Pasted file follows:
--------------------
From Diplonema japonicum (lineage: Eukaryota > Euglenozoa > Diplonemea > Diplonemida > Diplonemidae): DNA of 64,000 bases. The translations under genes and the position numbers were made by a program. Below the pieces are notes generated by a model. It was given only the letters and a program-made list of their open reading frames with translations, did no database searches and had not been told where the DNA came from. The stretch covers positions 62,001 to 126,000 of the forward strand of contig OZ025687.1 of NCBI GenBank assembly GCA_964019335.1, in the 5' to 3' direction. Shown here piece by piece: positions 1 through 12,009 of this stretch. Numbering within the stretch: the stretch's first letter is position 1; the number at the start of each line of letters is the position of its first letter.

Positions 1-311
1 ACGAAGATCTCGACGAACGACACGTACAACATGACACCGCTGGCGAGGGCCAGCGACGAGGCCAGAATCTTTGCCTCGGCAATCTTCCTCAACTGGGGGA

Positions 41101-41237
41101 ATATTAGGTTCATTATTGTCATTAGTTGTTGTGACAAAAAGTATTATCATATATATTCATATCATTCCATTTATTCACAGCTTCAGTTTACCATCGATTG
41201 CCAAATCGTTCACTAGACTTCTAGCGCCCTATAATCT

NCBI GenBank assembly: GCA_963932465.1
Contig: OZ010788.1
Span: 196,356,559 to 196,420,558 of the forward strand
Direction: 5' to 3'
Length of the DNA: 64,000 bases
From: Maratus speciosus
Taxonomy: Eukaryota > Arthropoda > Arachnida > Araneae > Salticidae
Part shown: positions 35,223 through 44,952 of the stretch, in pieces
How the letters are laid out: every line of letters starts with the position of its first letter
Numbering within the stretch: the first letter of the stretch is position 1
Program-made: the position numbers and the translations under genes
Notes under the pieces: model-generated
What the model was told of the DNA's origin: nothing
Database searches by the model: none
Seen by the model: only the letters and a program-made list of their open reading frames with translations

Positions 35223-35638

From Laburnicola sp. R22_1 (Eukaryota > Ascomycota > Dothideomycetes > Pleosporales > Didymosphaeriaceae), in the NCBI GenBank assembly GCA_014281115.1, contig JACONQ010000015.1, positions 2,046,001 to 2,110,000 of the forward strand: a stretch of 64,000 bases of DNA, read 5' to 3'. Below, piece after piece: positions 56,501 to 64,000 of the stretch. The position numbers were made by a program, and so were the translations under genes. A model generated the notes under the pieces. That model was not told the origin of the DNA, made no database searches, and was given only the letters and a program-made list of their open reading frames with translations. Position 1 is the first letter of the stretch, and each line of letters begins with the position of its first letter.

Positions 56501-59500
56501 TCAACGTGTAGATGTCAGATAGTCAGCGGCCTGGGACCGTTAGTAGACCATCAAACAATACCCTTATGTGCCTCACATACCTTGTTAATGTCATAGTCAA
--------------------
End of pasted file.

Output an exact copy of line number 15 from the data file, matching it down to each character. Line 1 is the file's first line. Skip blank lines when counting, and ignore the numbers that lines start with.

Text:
How the letters are laid out: every line of letters starts with the position of its first letter